Can You Help Discover the History of Patient Creativity at St James’ Hospital?

[This story was published on November 13 by Star & Crescent. Read the original story at starandcrescent.org.uk/2017/11/13/can-you-help-discover-the-history-of-patient-creativity-at-st-james-hospital.] Local writer and historian Emily Turner was inspired by the recent Edward King exhibition at Portsmouth City Museum and is running her own research project exploring the creativity of patients in mental health institutions. She would like to include […]

Edward King: patient artist

Yesterday, I visited Portsmouth Museum. I grew up in the area and still live nearby, so I’ve spent many an hour meandering through its galleries. After a particularly dreadful mental health dip, my mother (and fellow history/art enthusiast) shepherded me back down to check out the museum’s current temporary exhibition, which focuses on the work […]

Art and Telegraphy at Scrambled Messages’s Victorians Decoded

One of the images currently being exhibited at Victorians Decoded: Art and Telegraphy, the Guildhall Art Gallery’s current exhibition, is a painting by William Lionel Wyllie. Commerce and Sea Power, painted in 1897, shows sailing barges and steam ships engaged in commerce as the battleship HMS Illustrious is bound for fitting-out in the dockyards at […]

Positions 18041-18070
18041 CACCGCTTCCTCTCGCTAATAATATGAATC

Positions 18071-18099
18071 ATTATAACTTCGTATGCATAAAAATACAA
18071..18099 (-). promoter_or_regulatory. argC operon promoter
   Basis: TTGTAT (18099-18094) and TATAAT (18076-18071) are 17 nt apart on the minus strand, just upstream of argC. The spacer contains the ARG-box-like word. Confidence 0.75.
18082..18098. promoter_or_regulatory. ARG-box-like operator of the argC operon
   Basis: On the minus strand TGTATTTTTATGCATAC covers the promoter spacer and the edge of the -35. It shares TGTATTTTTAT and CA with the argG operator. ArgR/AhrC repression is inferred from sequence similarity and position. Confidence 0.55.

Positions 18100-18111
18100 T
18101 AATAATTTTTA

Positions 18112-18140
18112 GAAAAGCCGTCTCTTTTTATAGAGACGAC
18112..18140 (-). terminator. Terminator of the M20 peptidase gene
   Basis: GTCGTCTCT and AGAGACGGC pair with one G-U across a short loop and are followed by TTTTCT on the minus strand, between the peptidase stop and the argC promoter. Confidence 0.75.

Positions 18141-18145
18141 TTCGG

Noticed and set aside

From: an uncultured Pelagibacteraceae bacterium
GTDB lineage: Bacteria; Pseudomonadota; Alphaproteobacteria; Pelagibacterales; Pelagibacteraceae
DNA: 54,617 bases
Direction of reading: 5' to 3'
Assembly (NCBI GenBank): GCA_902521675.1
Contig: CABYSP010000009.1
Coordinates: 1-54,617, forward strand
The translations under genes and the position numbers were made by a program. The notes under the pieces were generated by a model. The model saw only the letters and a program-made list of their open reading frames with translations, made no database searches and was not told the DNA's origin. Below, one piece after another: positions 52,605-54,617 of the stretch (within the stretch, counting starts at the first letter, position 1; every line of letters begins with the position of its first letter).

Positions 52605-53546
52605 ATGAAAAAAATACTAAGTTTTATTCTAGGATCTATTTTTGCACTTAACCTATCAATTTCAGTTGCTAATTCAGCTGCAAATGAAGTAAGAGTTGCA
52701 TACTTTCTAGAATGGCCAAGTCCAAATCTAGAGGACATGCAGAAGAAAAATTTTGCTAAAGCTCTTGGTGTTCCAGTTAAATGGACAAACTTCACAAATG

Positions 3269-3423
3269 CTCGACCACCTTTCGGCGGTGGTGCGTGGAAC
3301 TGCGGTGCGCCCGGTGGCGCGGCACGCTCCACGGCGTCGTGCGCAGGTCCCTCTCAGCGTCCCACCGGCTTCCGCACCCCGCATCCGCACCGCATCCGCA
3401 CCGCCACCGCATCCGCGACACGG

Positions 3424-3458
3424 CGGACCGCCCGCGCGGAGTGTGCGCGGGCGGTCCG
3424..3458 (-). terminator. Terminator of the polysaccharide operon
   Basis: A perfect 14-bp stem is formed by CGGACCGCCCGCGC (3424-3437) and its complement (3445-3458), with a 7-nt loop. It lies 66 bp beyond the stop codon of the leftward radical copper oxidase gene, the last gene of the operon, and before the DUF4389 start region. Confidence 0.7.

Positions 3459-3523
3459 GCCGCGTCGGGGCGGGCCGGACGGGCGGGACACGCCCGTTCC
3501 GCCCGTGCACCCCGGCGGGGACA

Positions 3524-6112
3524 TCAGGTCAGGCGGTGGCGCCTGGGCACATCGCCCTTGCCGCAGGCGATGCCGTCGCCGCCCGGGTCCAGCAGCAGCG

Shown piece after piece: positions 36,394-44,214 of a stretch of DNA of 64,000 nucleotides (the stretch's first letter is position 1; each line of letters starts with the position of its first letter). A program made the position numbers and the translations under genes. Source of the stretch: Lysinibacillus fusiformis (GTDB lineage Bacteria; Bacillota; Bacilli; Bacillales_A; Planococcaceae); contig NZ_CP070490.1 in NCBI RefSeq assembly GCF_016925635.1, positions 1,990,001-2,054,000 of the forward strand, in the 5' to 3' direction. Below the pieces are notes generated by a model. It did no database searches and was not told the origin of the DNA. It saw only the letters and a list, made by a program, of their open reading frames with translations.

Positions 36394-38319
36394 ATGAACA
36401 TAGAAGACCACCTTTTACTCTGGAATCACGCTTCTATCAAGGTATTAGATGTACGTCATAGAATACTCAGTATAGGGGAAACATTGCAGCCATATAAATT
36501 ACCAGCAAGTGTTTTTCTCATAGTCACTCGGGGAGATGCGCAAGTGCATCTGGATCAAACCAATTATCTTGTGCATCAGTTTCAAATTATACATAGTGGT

Willkommen, Bienvenue, Welcome

[Image: Nameless and Friendless, 1857, Emily Mary Osborn] Hello, friends, Romans, and lovers of the creative, historical, queer, and macabre! Thank you for taking the time to visit my attempted cabinet of curiosities. For anyone who may have stumbled across this blog and might be wondering who I am, my name is Emily, I’m a writer […]

Tales from the Archives: Pub’s place in history of Sussex smugglers

This story was published on July 21 in the Observer series. Read the original story at chichester.co.uk/news/local/nostalgia-pub-s-place-in-history-of-sussex-smugglers-1-7486021] [All images: West Sussex Record Office] Inns around the Sussex and Hampshire coast and countryside were often used as resting places by smugglers, and back in the 18th century what is now known as the Royal Oak at Langstone […]